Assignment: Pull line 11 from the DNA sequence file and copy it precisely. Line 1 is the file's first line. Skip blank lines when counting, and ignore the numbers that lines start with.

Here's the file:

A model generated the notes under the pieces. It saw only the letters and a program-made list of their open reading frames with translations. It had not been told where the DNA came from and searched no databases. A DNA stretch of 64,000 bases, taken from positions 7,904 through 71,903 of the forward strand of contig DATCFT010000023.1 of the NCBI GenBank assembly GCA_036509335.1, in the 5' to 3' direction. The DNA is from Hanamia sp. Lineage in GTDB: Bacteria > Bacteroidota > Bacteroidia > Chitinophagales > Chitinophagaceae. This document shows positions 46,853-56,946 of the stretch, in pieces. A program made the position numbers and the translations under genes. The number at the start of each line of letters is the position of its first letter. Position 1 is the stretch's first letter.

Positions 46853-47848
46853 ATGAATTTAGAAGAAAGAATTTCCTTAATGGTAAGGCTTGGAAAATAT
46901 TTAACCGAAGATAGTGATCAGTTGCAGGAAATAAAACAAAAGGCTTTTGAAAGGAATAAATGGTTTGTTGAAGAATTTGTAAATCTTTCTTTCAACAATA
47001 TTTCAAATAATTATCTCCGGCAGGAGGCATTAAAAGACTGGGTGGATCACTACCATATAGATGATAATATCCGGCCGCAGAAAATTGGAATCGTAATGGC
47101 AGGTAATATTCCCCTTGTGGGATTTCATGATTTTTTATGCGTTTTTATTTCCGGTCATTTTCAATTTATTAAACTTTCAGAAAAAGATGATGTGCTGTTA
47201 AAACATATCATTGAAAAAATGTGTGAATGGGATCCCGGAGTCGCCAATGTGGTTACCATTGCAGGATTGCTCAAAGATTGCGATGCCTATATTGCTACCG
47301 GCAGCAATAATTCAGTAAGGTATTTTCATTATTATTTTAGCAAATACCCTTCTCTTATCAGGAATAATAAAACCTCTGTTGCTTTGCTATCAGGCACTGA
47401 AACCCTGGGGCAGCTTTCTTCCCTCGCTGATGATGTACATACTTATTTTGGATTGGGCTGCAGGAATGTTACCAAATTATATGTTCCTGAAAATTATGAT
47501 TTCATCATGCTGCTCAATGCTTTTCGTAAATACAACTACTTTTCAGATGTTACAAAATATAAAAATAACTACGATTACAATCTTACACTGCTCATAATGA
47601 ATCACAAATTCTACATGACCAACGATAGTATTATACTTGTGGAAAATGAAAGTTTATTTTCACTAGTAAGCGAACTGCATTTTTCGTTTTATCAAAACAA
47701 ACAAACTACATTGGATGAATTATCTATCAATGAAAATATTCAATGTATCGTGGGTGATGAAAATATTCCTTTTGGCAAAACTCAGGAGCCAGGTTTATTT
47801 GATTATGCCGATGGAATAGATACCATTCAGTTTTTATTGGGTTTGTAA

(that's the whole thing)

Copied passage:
47601 ATCACAAATTCTACATGACCAACGATAGTATTATACTTGTGGAAAATGAAAGTTTATTTTCACTAGTAAGCGAACTGCATTTTTCGTTTTATCAAAACAA